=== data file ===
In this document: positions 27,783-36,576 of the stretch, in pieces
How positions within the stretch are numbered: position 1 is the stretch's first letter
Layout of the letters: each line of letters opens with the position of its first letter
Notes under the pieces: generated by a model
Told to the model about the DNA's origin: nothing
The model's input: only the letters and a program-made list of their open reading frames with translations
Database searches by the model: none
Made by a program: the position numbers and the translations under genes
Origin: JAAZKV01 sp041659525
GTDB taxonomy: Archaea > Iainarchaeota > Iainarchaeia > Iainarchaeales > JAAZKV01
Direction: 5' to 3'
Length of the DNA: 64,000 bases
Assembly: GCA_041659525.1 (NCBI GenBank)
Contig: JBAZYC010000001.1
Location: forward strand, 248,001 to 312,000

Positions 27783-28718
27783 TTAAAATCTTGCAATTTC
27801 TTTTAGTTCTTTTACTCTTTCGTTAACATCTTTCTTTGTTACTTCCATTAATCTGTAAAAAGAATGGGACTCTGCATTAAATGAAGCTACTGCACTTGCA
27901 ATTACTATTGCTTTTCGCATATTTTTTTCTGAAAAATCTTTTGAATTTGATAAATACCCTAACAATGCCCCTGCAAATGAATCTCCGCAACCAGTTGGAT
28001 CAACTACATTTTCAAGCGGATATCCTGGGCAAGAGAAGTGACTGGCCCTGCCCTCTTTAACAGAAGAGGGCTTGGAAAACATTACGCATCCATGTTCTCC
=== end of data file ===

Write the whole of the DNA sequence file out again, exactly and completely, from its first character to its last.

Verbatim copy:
In this document: positions 27,783-36,576 of the stretch, in pieces
How positions within the stretch are numbered: position 1 is the stretch's first letter
Layout of the letters: each line of letters opens with the position of its first letter
Notes under the pieces: generated by a model
Told to the model about the DNA's origin: nothing
The model's input: only the letters and a program-made list of their open reading frames with translations
Database searches by the model: none
Made by a program: the position numbers and the translations under genes
Origin: JAAZKV01 sp041659525
GTDB taxonomy: Archaea > Iainarchaeota > Iainarchaeia > Iainarchaeales > JAAZKV01
Direction: 5' to 3'
Length of the DNA: 64,000 bases
Assembly: GCA_041659525.1 (NCBI GenBank)
Contig: JBAZYC010000001.1
Location: forward strand, 248,001 to 312,000

Positions 27783-28718
27783 TTAAAATCTTGCAATTTC
27801 TTTTAGTTCTTTTACTCTTTCGTTAACATCTTTCTTTGTTACTTCCATTAATCTGTAAAAAGAATGGGACTCTGCATTAAATGAAGCTACTGCACTTGCA
27901 ATTACTATTGCTTTTCGCATATTTTTTTCTGAAAAATCTTTTGAATTTGATAAATACCCTAACAATGCCCCTGCAAATGAATCTCCGCAACCAGTTGGAT
28001 CAACTACATTTTCAAGCGGATATCCTGGGCAAGAGAAGTGACTGGCCCTGCCCTCTTTAACAGAAGAGGGCTTGGAAAACATTACGCATCCATGTTCTCC